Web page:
by Appropriate Technology Centre / Netwas Uganda, Water for People

Uganda handpump meter

A meter is installed on the U2 hand pump. The U2 model is identical to the India Mark II pump with some components manufactured in Uganda. It is manually operated and can lift water from up to 50m. It is also the most widely used water lifting technology in Uganda.

It uses a piston housed within a cylinder to displace a column of water upwards to the surface through a riser pipe.

The addition of the water meter to the U2 hand pump was an innovation by Water for People and the Appropriate Technology Centre for Water & Sanitation (ATC). The addition of the water meter makes it more convenient to operate the pump in a business model with easy monitoring by a private operator.


The metered hand pump introduces a different way of managing operation and maintenance of hand pumps. Essentially it goes away from the model of collecting fees through water user committees, increases revenues, and introduces a salaried caretaker and an entrepreneur who makes profits from a pool of 10 boreholes.

It raises the hope of communities actually being able to pay for their capital maintenance costs (CapManEx) with 20% of the monthly collections banked on an escrow account held by the Sub County. The pool of 10 boreholes spreads the risk for the entrepreneur and ensures that any broken down system can be fixed within 2 days, increasing reliability for the users, a trade-off users were willing to accept against the alternative of fixed monthly costs with uncertain break-down periods.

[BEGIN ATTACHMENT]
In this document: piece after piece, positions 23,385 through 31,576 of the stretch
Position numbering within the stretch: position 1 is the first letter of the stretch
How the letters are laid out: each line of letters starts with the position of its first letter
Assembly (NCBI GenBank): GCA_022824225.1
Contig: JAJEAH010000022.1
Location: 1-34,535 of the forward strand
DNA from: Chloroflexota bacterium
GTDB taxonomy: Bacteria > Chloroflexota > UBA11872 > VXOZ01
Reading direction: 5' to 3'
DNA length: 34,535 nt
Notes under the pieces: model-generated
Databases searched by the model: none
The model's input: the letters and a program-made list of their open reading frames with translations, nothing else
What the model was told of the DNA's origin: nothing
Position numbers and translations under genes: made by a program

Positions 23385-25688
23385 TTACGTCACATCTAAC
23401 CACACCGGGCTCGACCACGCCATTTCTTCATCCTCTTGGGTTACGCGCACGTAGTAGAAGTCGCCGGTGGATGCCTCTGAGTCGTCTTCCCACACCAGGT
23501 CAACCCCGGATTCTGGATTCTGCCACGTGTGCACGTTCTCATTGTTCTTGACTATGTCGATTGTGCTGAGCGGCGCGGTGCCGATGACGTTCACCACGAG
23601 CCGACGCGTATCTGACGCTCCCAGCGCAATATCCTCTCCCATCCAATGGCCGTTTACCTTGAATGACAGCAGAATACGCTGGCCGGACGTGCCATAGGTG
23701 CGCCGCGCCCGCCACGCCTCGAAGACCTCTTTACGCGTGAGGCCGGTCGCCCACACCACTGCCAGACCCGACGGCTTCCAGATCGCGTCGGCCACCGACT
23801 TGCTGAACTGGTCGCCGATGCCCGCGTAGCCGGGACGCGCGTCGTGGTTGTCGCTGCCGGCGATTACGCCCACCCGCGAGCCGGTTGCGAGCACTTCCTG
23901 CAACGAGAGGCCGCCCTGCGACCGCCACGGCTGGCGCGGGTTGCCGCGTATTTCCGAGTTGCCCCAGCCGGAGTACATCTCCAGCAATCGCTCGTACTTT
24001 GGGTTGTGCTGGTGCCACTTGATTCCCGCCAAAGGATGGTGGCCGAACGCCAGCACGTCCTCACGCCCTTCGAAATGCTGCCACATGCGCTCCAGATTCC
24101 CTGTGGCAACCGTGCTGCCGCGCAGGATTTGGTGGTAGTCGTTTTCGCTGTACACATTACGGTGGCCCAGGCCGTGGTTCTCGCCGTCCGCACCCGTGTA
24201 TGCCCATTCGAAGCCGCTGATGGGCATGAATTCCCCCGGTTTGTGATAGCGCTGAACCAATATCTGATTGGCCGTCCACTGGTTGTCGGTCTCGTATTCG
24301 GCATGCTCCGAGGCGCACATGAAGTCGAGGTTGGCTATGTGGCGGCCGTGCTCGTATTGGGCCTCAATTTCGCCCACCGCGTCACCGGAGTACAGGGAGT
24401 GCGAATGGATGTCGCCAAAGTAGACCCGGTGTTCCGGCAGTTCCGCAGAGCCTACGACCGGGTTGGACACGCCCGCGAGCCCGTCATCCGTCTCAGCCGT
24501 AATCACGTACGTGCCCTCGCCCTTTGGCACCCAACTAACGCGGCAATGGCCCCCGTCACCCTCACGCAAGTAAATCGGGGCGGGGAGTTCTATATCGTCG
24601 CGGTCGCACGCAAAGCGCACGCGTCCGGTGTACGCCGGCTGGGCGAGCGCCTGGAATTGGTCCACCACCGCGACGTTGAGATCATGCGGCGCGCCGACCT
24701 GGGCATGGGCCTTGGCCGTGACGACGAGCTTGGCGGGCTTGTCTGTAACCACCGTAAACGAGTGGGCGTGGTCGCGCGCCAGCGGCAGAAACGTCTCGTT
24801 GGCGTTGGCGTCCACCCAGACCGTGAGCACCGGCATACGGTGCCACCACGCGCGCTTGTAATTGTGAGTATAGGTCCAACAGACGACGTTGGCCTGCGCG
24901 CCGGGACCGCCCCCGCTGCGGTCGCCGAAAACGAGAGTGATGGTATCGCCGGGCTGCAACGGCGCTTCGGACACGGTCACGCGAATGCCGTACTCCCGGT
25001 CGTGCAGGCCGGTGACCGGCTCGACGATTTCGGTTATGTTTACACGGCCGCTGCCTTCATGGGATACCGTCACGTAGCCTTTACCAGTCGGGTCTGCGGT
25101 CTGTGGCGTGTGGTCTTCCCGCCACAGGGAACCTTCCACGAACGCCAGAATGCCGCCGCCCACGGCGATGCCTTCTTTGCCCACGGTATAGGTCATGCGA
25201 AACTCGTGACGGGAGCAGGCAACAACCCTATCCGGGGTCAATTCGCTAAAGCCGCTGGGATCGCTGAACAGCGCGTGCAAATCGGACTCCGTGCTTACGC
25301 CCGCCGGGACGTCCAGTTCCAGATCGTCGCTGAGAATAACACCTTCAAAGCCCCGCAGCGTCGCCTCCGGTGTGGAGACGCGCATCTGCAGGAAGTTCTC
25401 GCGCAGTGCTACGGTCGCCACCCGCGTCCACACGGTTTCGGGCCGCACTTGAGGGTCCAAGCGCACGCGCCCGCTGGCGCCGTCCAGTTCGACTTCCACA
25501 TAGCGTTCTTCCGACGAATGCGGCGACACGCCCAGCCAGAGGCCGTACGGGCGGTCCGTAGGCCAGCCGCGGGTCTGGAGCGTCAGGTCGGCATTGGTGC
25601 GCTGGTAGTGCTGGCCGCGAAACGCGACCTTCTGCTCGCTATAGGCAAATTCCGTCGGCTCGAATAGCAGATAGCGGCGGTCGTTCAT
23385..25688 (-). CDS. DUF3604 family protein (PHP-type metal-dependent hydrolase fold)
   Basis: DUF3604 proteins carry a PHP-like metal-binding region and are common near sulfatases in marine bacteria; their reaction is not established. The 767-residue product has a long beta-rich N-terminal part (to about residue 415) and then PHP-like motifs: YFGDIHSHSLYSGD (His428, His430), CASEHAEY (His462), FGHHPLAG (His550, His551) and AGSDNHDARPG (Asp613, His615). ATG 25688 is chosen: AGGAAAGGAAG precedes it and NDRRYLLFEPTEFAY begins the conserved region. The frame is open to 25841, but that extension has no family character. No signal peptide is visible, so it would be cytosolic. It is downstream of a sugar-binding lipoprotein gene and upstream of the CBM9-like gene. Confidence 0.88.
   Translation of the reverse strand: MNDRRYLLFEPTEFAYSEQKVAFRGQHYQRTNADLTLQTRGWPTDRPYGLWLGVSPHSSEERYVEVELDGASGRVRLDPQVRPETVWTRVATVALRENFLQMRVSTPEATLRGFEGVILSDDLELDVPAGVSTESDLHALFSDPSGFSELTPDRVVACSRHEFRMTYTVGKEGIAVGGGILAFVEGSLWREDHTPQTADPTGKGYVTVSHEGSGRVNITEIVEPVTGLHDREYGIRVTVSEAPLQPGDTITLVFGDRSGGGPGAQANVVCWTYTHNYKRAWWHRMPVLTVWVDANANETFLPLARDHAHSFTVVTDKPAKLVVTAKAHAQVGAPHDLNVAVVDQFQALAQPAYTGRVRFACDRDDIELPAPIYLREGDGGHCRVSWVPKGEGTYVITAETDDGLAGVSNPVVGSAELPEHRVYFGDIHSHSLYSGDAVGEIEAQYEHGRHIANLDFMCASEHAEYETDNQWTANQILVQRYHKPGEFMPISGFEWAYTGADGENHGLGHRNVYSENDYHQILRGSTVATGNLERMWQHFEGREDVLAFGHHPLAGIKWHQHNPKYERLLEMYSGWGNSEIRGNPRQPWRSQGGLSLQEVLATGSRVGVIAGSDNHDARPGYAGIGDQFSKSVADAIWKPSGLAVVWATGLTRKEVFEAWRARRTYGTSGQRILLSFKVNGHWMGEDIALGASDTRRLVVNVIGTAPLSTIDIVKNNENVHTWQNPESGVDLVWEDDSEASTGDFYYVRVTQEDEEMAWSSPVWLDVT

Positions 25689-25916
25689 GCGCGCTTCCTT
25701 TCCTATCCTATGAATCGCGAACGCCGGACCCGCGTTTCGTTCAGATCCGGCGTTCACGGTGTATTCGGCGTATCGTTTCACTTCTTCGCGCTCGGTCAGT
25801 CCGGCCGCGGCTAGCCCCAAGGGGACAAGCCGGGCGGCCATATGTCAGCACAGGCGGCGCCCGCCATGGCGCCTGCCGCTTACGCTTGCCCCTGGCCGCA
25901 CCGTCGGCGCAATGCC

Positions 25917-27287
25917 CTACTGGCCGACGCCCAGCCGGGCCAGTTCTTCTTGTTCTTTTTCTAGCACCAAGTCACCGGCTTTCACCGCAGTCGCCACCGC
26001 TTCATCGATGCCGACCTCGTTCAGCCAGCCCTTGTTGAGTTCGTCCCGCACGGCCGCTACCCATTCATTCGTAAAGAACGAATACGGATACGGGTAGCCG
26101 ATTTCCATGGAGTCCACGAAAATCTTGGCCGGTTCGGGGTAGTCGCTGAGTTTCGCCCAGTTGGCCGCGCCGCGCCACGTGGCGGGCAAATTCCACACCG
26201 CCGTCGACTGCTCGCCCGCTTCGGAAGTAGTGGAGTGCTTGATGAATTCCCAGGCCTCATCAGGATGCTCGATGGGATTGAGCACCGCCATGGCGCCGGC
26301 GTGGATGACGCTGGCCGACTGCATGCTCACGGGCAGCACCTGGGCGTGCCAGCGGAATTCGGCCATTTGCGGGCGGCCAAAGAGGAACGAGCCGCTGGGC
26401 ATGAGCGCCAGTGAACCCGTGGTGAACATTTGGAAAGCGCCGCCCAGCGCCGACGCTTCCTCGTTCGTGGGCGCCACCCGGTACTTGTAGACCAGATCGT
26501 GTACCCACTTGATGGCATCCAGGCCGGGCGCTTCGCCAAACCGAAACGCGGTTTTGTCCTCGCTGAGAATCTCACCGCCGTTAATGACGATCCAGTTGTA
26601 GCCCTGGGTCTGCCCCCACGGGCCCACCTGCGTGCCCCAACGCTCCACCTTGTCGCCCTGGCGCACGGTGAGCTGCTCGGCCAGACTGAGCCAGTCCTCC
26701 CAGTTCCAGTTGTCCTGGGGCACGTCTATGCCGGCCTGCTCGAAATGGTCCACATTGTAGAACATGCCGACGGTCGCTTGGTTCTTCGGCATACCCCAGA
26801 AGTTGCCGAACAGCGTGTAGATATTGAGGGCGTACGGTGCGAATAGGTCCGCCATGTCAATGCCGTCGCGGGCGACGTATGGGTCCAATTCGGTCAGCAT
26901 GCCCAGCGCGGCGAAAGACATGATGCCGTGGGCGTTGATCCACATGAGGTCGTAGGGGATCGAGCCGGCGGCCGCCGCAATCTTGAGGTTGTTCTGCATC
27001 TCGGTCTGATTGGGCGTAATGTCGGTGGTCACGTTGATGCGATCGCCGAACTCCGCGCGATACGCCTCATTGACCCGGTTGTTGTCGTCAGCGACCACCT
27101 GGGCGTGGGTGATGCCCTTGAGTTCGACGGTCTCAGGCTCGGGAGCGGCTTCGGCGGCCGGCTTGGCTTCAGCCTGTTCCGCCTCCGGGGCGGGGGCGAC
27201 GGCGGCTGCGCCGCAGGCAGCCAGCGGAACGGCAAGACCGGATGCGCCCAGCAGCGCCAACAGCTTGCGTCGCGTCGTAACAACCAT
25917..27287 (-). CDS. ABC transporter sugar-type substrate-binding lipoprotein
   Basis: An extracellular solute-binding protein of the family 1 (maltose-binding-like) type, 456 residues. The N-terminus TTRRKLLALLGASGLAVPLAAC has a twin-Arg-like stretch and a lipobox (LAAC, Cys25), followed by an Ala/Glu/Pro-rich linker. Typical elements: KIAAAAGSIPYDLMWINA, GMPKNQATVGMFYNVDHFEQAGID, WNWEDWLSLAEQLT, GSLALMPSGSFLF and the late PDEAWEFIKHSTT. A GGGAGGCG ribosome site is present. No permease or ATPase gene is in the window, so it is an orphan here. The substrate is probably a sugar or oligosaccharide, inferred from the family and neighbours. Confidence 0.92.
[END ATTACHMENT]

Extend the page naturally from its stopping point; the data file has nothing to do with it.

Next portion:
Inadvertently it also questions the equitability of households with different user numbers paying the same household fees. More importantly, it takes head-on the issue of cost recovery, which is rarely ever achieved for rural schemes leading to high non-functionality rates. The researchers make the following recommendations for sustainability and scalability of the metered hand pump in Uganda.

  • More engagement should be done at the National level to raise awareness about the metered hand pump as an option for sustainability of hand pumps.
  • As part of mainstreaming access to WASH for vulnerable groups, the proponents of the technology should adopt inclusive designs for the apron to make it accessible to different user groups. Additionally the tariff structure should be examined to cater for vulnerable groups such as the elderly and people with disabilities.
  • While in some parts users decry the high tariffs and this is also reflected by low user numbers for some boreholes, sustained sensitization and marketing is necessary to promote the services provided by this model. The coping costs for users when bore holes break down if well documented and presented should enhance willingness to pay.
  • The weak supply chain should be enhanced through making spare parts available closer to the communities, at least at the district level to minimize transport related costs for accessing spare parts. The entrepreneurs may utilize this as a business opportunity, but bulk purchases of spares may also be built into the management of the escrow accounts at the sub-counties.
  • Behaviour change is required at all levels (including users and national level stakeholders) to face up to the reality that lax models of payment have failed to deliver sustainable WASH services. The business model should be considered for some rural areas, particularly were populations are high.